Along with closer Zach Britton, Brian Matusz, and T.J. McFarland, the acquisition of Miller gives Baltimore 4 left handed options in their bullpen. The table below shows how each pitcher has fared during the 2014 season.
As you can see, Miller has been outstanding this season. He’s accumulated the 11th most wins above replacement (according to Fangraphs) of all relievers in baseball. He’s posting career bests in his strikeout rate, walk rate, and it’s not even particularly close. There is no doubt that his addition improves an already steady (yet unspectacular bullpen), as the Orioles now have another option they can feel very comfortable bringing into the game during high leverage situations.
|New Oriole Andrew Miller (photo via Keith Allison)|
Adding Miller to the bullpen probably means that at least one of the other three lefties in the bullpen will have to go. Britton, who has been reborn as the team’s closer this season, isn’t going anywhere, so that leaves Matusz or McFarland. Both have options remaining, so either one of them (or both) could be stashed in the minor leagues if necessary to become frequent riders of the Norfolk/Baltimore shuttle. My guess is that McFarland (who has already been optioned this year) will be the one to be sent down. However, the beauty of the Miller deal is that the Orioles don’t HAVE to make room for him by moving Matusz or McFarland to the minors. Miller isn’t your typical left handed reliever, as he has been extremely effective against both left and right handed batters, holding them in 2014 to a .194 wOBA and .243 wOBA, respectively. This can allow the team to transition Matusz permanently into the LOOGY role. This is a good move for both Matusz and the team, as right handers have hit him very hard this year, to a tune of .304/.389/.507 (AVG/OBP/SLG).
For the privilege of having Andrew Miller pitch approximately 20 innings in the Orioles bullpen (Miller will be a free agent after the season), Eduardo Rodriguez goes to the Red Sox. Baseball Prospectus ranked Rodriguez as the 4th best prospect in the Orioles system prior to the start of the season, and No. 61 in their overall Top 101. At the time, his ceiling was that of a No. 3 starter. He has struggled this year pitching in AA (4.79 ERA) and spent over a month on the disabled list. So while he may still hold that ceiling, it doesn’t look quite as likely that he’ll reach it, as it did before the season. I don’t believe the Orioles will necessarily be “haunted” by Rodriguez potentially pitching for a division rival over the next 6-8 years, but make no mistake, the Orioles gave up a good prospect in this trade.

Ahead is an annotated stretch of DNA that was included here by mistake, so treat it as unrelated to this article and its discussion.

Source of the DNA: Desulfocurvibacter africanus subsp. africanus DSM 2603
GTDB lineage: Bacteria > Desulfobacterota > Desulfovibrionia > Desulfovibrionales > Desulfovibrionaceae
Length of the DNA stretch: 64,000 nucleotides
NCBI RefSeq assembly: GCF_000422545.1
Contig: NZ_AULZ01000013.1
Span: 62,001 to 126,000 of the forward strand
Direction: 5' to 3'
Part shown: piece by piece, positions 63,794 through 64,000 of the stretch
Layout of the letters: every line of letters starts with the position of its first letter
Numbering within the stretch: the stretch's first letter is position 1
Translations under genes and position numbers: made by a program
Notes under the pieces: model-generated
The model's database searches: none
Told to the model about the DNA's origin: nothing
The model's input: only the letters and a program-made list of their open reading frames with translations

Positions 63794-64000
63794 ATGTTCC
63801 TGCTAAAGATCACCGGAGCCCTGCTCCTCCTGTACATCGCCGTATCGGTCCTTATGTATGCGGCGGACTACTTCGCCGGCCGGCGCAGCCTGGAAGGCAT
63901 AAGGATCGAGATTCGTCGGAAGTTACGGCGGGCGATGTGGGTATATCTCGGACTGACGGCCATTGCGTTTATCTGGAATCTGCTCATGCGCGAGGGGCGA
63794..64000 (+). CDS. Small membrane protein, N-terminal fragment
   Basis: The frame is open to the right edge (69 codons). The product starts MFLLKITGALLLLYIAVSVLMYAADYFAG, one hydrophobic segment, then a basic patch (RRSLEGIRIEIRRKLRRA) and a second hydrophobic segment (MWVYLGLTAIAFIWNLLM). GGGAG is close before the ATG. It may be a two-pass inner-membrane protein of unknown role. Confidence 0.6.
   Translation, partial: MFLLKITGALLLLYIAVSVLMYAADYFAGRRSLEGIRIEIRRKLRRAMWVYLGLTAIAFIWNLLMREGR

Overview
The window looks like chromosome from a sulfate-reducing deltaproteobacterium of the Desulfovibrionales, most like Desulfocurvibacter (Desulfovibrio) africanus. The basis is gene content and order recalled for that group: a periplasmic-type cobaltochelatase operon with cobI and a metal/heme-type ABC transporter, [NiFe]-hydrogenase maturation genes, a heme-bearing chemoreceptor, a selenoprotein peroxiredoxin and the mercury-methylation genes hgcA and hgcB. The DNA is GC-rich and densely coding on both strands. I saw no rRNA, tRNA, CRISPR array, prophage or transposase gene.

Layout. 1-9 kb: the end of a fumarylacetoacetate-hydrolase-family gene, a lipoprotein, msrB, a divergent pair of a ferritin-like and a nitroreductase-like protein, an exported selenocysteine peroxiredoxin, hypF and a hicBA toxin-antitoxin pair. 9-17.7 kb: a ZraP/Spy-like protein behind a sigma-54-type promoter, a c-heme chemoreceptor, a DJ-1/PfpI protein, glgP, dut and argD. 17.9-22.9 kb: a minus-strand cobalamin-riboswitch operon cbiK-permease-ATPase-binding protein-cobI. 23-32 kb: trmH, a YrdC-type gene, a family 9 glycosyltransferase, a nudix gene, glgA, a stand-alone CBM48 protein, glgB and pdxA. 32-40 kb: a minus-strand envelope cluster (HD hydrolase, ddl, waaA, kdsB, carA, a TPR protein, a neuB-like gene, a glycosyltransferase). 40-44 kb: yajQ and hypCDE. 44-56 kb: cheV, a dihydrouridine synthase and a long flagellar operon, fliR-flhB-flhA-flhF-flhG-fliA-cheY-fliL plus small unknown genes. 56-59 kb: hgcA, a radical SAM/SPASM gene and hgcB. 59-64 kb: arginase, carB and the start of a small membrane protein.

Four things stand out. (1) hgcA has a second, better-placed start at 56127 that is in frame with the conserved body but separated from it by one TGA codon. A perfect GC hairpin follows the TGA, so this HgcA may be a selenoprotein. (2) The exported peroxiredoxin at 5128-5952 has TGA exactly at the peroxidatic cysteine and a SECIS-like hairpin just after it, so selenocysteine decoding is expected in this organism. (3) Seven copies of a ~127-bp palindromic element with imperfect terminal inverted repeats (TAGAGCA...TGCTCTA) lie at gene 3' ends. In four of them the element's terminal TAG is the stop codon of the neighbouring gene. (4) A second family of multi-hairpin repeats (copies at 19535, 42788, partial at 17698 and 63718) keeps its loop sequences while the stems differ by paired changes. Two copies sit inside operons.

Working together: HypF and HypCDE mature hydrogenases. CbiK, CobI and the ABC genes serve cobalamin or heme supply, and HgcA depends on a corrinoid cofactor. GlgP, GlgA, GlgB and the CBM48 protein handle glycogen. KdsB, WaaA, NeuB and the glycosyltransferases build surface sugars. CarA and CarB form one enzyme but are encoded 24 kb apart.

If the Orioles were a team with fewer glaring holes (like the Nationals, pre-Ryan Zimmerman injury), this trade would make a lot more sense. In other words, Baltimore is not a team that was one bullpen piece away from being the prohibitive AL East favorites. I don’t believe that Rodriguez should have been untouchable, but I do think his value could have been leveraged in a more productive way. Yes, the bullpen needed an improvement, but there was a greater need to provide an upgrade to the rotation or at second base (topics we’ve discussed this month on several occasions). Using Rodriguez as a centerpiece in a trade and building a package around him for either of those spots would have been more productive. To illustrate my point, the following table shows the number of wins above replacement (according to the ZiPS projection system) each of the three players will be worth the rest of the season.
In the best-case scenario, Miller replaces McFarland, and the Orioles gain 0.4 wins the rest of the year. That is not insignificant, but it’s not exactly the difference maker you’d hope to get for a top 100 prospect.